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Hepatitis C Virus Post-Exposure Prophylaxis for Health Care Workers

This study has been withdrawn prior to enrollment.
Information provided by (Responsible Party):
Raymond T. Chung, MD, Massachusetts General Hospital Identifier:
First received: January 7, 2013
Last updated: August 12, 2014
Last verified: August 2014

To assess the safety and tolerability of the use of telaprevir in the setting of post-exposure prophylaxis among HCW exposed to HCV genotype 1 or genotype 2.

To assess the election rate of postexposure prophylaxis for HCV-related occupational exposures in HCW.

Condition Intervention Phase
Viral Hepatitis C Drug: Telaprevir Phase 4

Study Type: Interventional
Study Design: Intervention Model: Single Group Assignment
Masking: None (Open Label)
Primary Purpose: Prevention
Official Title: Hepatitis C Virus Post-Exposure Prophylaxis for Health Care Workers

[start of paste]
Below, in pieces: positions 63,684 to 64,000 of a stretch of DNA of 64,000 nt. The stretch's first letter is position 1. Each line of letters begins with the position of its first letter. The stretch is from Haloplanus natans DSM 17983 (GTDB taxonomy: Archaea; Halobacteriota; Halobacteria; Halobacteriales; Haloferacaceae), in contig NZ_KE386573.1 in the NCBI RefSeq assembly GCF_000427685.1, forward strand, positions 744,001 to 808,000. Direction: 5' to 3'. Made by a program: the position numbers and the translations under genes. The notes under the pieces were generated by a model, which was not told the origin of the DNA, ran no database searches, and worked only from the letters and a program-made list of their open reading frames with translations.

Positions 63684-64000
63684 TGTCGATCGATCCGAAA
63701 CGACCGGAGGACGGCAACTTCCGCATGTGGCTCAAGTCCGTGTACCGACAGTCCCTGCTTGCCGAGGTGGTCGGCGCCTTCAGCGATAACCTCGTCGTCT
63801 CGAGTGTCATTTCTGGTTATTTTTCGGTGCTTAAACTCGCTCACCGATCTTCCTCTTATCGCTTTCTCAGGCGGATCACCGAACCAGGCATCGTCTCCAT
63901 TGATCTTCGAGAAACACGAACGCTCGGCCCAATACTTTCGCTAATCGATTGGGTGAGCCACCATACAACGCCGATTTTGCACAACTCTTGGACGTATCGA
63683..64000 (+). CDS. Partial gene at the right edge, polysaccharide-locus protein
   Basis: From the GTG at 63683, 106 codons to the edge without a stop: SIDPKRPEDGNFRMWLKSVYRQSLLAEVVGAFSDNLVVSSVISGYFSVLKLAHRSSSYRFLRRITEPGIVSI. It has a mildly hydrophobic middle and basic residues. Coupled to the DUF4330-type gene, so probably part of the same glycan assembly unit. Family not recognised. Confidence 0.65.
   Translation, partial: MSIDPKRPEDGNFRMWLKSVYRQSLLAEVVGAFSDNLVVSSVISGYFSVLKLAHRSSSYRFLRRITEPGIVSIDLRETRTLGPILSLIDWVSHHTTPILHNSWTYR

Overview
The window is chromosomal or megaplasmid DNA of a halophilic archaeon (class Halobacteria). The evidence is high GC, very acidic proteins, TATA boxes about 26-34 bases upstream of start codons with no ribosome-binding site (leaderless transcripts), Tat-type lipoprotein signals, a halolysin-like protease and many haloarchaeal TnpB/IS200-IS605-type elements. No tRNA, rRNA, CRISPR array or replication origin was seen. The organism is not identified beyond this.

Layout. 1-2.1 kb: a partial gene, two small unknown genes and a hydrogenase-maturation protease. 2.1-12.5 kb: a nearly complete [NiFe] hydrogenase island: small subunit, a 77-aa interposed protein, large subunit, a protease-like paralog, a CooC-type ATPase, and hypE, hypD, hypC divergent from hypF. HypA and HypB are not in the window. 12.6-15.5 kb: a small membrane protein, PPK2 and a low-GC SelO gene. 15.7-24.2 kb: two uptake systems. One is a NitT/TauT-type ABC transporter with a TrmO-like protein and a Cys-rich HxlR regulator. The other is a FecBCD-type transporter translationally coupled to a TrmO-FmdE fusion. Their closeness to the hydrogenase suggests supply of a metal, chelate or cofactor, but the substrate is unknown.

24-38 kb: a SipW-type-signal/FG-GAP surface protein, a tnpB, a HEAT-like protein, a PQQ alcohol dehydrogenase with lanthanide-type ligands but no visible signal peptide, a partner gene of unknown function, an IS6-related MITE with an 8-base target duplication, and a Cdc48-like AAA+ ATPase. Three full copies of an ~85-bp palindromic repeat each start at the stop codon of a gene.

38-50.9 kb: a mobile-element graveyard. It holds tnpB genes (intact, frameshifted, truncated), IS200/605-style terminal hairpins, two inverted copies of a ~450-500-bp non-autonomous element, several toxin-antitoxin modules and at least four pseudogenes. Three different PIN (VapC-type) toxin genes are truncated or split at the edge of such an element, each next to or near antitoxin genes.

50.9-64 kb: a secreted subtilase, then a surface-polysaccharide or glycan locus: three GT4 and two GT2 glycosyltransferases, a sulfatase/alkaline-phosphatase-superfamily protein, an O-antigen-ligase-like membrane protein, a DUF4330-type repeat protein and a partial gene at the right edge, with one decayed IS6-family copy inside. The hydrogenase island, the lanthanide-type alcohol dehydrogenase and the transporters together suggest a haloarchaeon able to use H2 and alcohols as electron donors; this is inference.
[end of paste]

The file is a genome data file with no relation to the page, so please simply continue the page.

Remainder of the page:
Resource links provided by NLM:

Further study details as provided by Raymond T. Chung, MD, Massachusetts General Hospital:

Primary Outcome Measures:
  • Number of Participants with Adverse Events as a Measure of Safety and Tolerability [ Time Frame: One year ]
    We seek to monitor the safety and tolerability of telaprevir, specifically with respect to the reported adverse effects of rash, pruritus, nausea, diarrhea, vomiting, anal or rectal discomfort (including hemorrhoids), dysgeusia, and fatigue. Furthermore, we will assess the incidence of anemia in the study population at weeks 1, 2, and 4.

Secondary Outcome Measures:
  • Election rate of study drug [ Time Frame: One year ]
    During the study period, we will measure the proportion of health care workers who elect to take telaprevir for HCV post-exposure prophylaxis among the total number of HCW eligible to receive the study drug. We will also record the reasons why eligible HCW declined to participate in the study, if disclosed to the study staff.

  • Rate of HCV infection [ Time Frame: One year ]